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  • Aug 30, 2014
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CommentInsight & Opinion

Hong Kong businesses must seek new opportunities in western China

Vincent Lo says recognising and capitalising on business opportunities on the mainland, particularly in the west, remain Hong Kong's best bet for growth. That's why the appeal of Chongqing should not be overlooked

PUBLISHED : Thursday, 05 December, 2013, 9:27pm
UPDATED : Friday, 06 December, 2013, 3:03am

Hong Kong has been in a long soul-searching process of redefining its identity both socially and economically since as far back as the 1997 handover. We often hear the suggestion that Hong Kong needs a new economic engine, or that we lack one. There is no single solution to this problem, but, at least in economic terms, part of the answer will rest with Hong Kong's companies' continual flexibility in capturing opportunities in mainland China.

Over the past three decades, manufacturers in Hong Kong have played a significant role in transforming the Pearl River Delta into the world's factory and acted as conduits of trade between mainland China and the world.

However, due to evolving changes in the regional economic landscape, Hong Kong enterprises operating in the Pearl River Delta have had to deal with escalating costs in all aspects.

The strengthening renminbi also affects exports. Many companies are considering relocating their manufacturing plants to places with lower costs or that are closer to the consumer markets.

Since the onset of the global financial crisis in late 2008, the recovery of the US and European economies has been slow. In contrast, the Chinese economy has continued to flourish, fuelled by ongoing urbanisation and an expanding middle class, and these trends are projected to continue in the foreseeable future.

Particularly notable has been the vast improvement in infrastructure and investment environment in China's inland areas, thanks to the national "Go West" development strategy. These changing dynamics have led many Taiwanese enterprises to relocate their production lines to western China, and many have achieved remarkable success as a result of such a move.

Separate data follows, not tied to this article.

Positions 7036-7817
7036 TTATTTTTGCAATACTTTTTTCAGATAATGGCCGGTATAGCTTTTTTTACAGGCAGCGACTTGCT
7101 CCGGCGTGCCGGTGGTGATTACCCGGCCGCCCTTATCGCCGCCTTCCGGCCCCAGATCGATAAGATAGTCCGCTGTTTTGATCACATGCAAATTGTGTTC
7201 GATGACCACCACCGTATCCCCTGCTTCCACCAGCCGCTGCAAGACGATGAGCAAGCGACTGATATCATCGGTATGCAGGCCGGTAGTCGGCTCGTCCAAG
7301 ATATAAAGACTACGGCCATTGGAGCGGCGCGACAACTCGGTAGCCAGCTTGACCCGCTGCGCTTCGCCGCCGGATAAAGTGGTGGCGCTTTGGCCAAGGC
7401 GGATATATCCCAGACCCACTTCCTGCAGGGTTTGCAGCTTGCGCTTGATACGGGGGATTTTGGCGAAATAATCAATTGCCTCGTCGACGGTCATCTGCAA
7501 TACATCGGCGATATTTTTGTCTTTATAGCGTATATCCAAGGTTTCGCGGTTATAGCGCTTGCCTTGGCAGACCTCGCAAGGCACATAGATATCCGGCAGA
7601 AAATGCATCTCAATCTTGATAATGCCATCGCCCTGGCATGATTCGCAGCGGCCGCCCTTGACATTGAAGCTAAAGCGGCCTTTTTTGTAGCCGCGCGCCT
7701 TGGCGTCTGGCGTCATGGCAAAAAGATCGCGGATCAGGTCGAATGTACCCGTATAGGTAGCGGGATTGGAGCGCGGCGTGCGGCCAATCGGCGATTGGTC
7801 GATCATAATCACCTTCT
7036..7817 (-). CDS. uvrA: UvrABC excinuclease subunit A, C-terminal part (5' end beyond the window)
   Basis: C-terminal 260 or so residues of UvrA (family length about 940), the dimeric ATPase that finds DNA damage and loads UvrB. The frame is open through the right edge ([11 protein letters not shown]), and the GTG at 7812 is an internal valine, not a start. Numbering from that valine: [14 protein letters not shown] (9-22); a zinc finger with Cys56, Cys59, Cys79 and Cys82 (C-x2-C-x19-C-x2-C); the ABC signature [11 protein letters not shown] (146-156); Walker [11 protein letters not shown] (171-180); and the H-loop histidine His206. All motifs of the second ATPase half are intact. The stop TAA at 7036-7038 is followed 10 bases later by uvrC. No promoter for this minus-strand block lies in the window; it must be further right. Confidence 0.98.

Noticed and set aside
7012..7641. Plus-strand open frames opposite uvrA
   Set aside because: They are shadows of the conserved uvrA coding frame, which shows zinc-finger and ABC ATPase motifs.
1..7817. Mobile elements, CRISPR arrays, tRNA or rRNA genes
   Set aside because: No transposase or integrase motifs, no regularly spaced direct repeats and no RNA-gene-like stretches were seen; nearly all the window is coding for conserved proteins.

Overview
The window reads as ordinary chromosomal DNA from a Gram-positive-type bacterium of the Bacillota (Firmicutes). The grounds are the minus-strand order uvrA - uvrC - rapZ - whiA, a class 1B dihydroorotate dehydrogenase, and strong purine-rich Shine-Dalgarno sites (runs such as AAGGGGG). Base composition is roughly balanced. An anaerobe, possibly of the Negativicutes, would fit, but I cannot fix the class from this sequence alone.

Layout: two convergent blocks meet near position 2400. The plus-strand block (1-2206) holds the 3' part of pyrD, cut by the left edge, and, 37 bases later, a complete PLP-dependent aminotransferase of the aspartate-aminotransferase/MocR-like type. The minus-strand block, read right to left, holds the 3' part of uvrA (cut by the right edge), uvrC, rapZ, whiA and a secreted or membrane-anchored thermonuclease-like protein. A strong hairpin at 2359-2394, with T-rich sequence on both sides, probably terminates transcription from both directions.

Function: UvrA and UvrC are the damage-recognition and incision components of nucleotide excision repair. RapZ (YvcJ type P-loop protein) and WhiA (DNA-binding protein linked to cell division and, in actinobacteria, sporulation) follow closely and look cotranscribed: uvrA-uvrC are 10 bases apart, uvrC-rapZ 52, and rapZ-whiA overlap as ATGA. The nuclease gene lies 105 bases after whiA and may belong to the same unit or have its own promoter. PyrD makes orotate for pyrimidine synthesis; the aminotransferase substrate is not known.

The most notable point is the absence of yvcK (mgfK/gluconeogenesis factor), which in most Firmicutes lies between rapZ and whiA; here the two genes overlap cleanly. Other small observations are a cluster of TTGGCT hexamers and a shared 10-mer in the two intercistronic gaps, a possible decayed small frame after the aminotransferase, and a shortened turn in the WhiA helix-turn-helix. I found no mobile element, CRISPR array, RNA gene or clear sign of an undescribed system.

Whether Hong Kong's businesses can overcome at least some of the existing challenges will very much depend on their timely participation in the "Go West" development, with the bustling city of Chongqing offering some of the best opportunities.

Chongqing is the only direct municipality in western China and a prominent economic centre in the upper reaches of the Yangtze River. Chongqing's development is an important step in China's goal of achieving a better-balanced regional growth pattern. Chongqing achieved growth of 13.6 per cent last year, making it one of the three fastest growing cities in China for three years in a row.

In recent years, a strong investment promotion campaign has attracted over US$10 billion of foreign direct investment, raising the number of global 500 enterprises in Chongqing to 225 last year. At present, one in every five notebook computers manufactured in the world is assembled in Chongqing.

Chongqing has embarked on a public rental housing programme and implemented household registration reform to facilitate urbanisation, which ensure a steady labour supply. The price of land is still relatively low, at half that of Shanghai.

Chongqing has also integrated its railway and expressway networks, which greatly enhance its connectivity to the world. The Chongqing-Xinjiang-Europe railway and highway linkages to Southeast Asian nations provide efficient logistical facilities for shipments to Europe and Southeast Asia.

Chongqing is also offering preferential policies to Hong Kong investors. A major business delegation, led by Chief Executive Leung Chun-ying visited a proposed Hong Kong Industrial Park in Chongqing's Banan district in September, when a memorandum of co-operation was signed for the project. The memorandum provides favourable taxation policies and local labour policies to facilitate the hiring of workers.

At present, 270,000 square metres of factory space at the industrial park has been completed and is ready for use.

One of Hong Kong's highly competitive sectors, the jewellery industry, is set to benefit from the development.

A part of the park will be earmarked for use as a base for the Hong Kong jewellery industry, which is expected to bring in more than 300 enterprises, generating annual production and sales value of at least 70 billion yuan (HK$88 billion).

Apart from production and export, Hong Kong companies can also take advantage of the huge consumer market in Chongqing and its vicinity, with a total population of 310 million in the five neighbouring provinces and the 30 million middle-class consumers among them.

With the world economy undergoing rebalancing and realignment of industrial specialisation, Hong Kong enterprises have to be increasingly flexible in order to cope with the changing business climate.

The phenomenal success of the Pearl River Delta can be replicated if Hong Kong enterprises manage to capture the opportunities in western China and Chongqing.

Through geographic diversification, Hong Kong businesses can expand their market while reaping first-mover advantages.

Vincent H. S. Lo is chairman of Shui On Group and a Hong Kong delegate to the Chinese People's Political Consultative Conference


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